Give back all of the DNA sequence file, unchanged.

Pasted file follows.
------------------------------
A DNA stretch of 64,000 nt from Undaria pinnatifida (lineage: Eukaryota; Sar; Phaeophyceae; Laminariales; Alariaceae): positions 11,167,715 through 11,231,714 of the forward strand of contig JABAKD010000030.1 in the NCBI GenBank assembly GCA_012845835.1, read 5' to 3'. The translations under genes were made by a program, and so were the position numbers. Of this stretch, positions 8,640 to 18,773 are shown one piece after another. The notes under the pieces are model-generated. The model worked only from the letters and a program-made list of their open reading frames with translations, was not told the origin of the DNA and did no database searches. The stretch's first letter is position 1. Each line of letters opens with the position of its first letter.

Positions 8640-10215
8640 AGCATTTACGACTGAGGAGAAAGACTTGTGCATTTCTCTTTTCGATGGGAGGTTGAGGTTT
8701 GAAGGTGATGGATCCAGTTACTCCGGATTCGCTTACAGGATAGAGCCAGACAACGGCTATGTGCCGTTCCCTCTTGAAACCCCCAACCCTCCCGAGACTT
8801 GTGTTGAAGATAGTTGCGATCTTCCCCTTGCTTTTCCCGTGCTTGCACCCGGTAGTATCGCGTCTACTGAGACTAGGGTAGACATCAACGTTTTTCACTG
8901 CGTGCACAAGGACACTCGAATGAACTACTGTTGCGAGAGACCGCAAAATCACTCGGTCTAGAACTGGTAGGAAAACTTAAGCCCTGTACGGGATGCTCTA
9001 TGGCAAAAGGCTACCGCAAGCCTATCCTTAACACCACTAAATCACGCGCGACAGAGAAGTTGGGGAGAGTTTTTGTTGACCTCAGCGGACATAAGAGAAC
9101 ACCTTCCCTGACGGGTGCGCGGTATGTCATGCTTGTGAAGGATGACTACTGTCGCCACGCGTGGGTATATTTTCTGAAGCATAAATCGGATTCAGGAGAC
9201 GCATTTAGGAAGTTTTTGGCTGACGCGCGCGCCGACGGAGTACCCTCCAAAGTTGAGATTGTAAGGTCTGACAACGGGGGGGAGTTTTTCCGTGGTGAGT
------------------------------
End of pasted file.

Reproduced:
A DNA stretch of 64,000 nt from Undaria pinnatifida (lineage: Eukaryota; Sar; Phaeophyceae; Laminariales; Alariaceae): positions 11,167,715 through 11,231,714 of the forward strand of contig JABAKD010000030.1 in the NCBI GenBank assembly GCA_012845835.1, read 5' to 3'. The translations under genes were made by a program, and so were the position numbers. Of this stretch, positions 8,640 to 18,773 are shown one piece after another. The notes under the pieces are model-generated. The model worked only from the letters and a program-made list of their open reading frames with translations, was not told the origin of the DNA and did no database searches. The stretch's first letter is position 1. Each line of letters opens with the position of its first letter.

Positions 8640-10215
8640 AGCATTTACGACTGAGGAGAAAGACTTGTGCATTTCTCTTTTCGATGGGAGGTTGAGGTTT
8701 GAAGGTGATGGATCCAGTTACTCCGGATTCGCTTACAGGATAGAGCCAGACAACGGCTATGTGCCGTTCCCTCTTGAAACCCCCAACCCTCCCGAGACTT
8801 GTGTTGAAGATAGTTGCGATCTTCCCCTTGCTTTTCCCGTGCTTGCACCCGGTAGTATCGCGTCTACTGAGACTAGGGTAGACATCAACGTTTTTCACTG
8901 CGTGCACAAGGACACTCGAATGAACTACTGTTGCGAGAGACCGCAAAATCACTCGGTCTAGAACTGGTAGGAAAACTTAAGCCCTGTACGGGATGCTCTA
9001 TGGCAAAAGGCTACCGCAAGCCTATCCTTAACACCACTAAATCACGCGCGACAGAGAAGTTGGGGAGAGTTTTTGTTGACCTCAGCGGACATAAGAGAAC
9101 ACCTTCCCTGACGGGTGCGCGGTATGTCATGCTTGTGAAGGATGACTACTGTCGCCACGCGTGGGTATATTTTCTGAAGCATAAATCGGATTCAGGAGAC
9201 GCATTTAGGAAGTTTTTGGCTGACGCGCGCGCCGACGGAGTACCCTCCAAAGTTGAGATTGTAAGGTCTGACAACGGGGGGGAGTTTTTCCGTGGTGAGT